As an extension of their ‘wellbeing in the workplace’ program Deloitte will have around 50 staff and clients at this year’s Noosa Classic Gran Fondo cycling event.
These days companies are realising the importance of employee health and wellness as part of overall work-life balance, and professional services firm Deloitte is a leading light in this area. The company recognises the value of creating a healthy, balanced, safe working environment for their employees, focusing on physical, mental, social and financial wellbeing.
James Oake sat down with Deloitte Australia Partner David Haynes to find out more about the firm’s innovative approach and why he’s so excited to be teaming up with the Noosa Classic in 2019.
Hi, David. It’s a pleasure to meet you. First of all, tell us why wellbeing at work is so important for you at Deloitte?’
I’m a very keen cyclist (my kids say obsessed) as it provides both the physical benefits of being fit and healthy along with social interaction and spending time outside. I’m a big believer that to achieve your personal best in the workplace you need to have the right balance of personal wellbeing. And I love working at Deloitte because it holds similar values.
Deloitte is a people and relationship business. Providing a work environment that allows our people to achieve their personal best is critical as it enables them to provide a high quality and impactful service to our clients. As an organisation, we operate in an environment that can be demanding and fast moving at times, so it’s very important that we support and encourage our people to achieve that balance from a wellbeing perspective.
What specific schemes have you introduced at the company to try and get the best out of your employees?
We have an official Wellbeing at Deloitte program that focuses on four areas of wellbeing to support, improve and enhance the overall wellbeing of our people. These four areas include physical, mental, social and financial wellbeing.
Our people are supported to prioritise their physical wellbeing needs, which in turn benefits their mental wellbeing and overall health. Annually, we run a national ‘Step Up Challenge’ competition, encouraging our people to participate in teams and walk a minimum of 10,000 steps each day. We’ve received great feedback and engagement in this competition, with it not only having physical benefits but also positively impacting social and mental wellbeing. This competition has continued its impact with people permanently changing their habits, implementing ‘walking meetings’ or simply using the stairs instead of the lifts!
Another initiative recently implemented for the first time is ‘Financial Wellbeing Month’, launching financial wellbeing as one of our new focus areas. It gave our people the opportunity to address financial concerns or make future financial plans through education sessions with SMEs.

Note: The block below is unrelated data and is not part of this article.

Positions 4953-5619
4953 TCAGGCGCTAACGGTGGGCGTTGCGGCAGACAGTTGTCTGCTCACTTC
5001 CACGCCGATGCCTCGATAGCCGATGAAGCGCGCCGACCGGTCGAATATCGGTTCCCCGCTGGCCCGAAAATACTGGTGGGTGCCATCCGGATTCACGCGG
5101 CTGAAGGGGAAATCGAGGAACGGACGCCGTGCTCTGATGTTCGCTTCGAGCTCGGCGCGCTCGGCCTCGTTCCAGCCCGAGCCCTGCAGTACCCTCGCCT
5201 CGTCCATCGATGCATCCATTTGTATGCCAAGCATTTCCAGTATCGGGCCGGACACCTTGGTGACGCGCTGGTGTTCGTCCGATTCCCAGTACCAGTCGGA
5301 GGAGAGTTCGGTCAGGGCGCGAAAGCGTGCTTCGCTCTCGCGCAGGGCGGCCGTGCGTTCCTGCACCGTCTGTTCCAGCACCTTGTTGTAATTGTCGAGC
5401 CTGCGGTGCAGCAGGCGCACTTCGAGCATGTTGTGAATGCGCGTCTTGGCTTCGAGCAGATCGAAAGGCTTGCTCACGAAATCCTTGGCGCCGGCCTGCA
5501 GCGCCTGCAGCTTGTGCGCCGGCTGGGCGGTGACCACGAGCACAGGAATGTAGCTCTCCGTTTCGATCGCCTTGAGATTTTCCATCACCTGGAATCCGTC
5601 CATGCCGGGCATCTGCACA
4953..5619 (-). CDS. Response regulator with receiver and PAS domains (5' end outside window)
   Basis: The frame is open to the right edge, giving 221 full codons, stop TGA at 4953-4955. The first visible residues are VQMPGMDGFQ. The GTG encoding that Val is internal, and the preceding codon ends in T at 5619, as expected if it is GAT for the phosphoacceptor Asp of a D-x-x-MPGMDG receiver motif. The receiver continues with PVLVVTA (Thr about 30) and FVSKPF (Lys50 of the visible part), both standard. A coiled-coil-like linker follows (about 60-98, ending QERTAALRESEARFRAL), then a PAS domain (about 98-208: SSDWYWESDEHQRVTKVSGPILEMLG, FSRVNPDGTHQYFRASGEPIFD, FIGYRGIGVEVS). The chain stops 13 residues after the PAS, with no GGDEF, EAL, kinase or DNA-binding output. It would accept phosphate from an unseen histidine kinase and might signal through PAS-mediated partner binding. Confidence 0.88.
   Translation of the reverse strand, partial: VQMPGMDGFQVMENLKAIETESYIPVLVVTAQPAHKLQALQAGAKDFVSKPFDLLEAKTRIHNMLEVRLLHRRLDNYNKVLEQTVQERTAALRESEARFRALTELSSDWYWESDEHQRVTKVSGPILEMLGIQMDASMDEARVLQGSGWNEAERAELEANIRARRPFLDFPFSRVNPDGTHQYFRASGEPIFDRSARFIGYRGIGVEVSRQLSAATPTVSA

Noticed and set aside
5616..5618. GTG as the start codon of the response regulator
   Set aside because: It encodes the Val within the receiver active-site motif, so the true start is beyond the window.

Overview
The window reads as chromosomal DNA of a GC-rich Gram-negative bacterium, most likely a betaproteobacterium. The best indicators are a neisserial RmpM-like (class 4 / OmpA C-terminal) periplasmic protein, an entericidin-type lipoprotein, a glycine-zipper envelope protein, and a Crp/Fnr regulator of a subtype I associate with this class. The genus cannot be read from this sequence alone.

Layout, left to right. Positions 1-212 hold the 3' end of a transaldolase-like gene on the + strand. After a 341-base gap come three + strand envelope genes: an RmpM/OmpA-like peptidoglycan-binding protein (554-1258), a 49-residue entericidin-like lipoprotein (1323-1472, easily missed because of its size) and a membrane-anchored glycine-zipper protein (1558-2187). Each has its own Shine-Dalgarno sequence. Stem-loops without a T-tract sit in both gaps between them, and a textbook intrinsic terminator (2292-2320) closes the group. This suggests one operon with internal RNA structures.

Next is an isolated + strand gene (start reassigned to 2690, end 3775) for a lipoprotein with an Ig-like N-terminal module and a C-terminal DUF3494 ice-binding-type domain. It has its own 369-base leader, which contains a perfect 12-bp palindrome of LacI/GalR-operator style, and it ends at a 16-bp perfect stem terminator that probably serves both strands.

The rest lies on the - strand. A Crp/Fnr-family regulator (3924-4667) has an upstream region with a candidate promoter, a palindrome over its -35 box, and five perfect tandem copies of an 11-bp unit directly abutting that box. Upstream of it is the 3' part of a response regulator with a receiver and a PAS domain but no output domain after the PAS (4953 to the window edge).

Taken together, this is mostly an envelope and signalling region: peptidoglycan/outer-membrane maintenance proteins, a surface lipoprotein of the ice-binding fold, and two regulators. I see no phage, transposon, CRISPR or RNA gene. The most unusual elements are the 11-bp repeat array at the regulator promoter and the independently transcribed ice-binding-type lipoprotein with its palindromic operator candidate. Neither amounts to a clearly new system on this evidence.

These initiatives are just two examples of how we’re committed to creating an inclusive environment at Deloitte, where our people have a sense of belonging and can be their best selves; and feel supported, recognised and safe to address any issues without stigma.
Burn-out at work is becoming a more and more common occurrence across Australia – why do you think that is and what should be done on both a national and local level to try and stop it happening in the first place?
At Deloitte, we recognise that workplaces are significantly different to how they once were. So as an employer, we also need to adjust the way we operate to suit the needs of our future workforce. Across our firm, we’re committed to enabling flexible work arrangements that support individuals and teams. Moreover, we find flexible working has the potential to uncover a number of benefits for our people and for our organisation – in terms of satisfaction levels, productivity and outcomes!
We encourage our people to find what works best for them – because what works for one person, doesn’t necessarily work for another. A culture of inclusion also helps make flexibility a reality. If team leaders learn what is important to their people, they can work together to help implement the best arrangement for them and the team.
How have your staff responded to your focus on work-life balance?
I personally value Deloitte’s commitment to a variety of wellbeing initiatives. I know we’ve had great engagement across the firm in our various wellbeing initiatives, such as the Step Up Challenge and Financial Wellbeing Month, as I mentioned before. We also have many people make the most of flexible work arrangements, according to what suits them best.
Internally, we actively promote different work arrangements through storytelling, setting an example for others about what is possible. We’ve had people share their story about starting work early and leaving early to still make training sessions during busy periods; others who work from home one day a week; and those who have more formal arrangements through flexible parental leave.
How does an event like the Noosa Classic tie into Deloitte’s focus on workplace health and wellness?
The Noosa Classic ties into our focus on supporting our people to prioritise their physical wellbeing needs to support their mental and overall health. We’re proud to partner on this event as we strive to lead by example and make an impact that matters in our community. As a cycling enthusiast myself, I’m very excited about this event providing the opportunity for our people to train and participate together.
How many riders do you hope to get up to ride with us in Noosa, and what are they looking forward to about the ride?
We’re hoping to have around 50 of our people and clients attending the ride. I think I can speak for everyone and say we’re looking forward to some great riding in the beautiful Noosa Hinterland – and as a Sydneysider myself, to escape the winter here!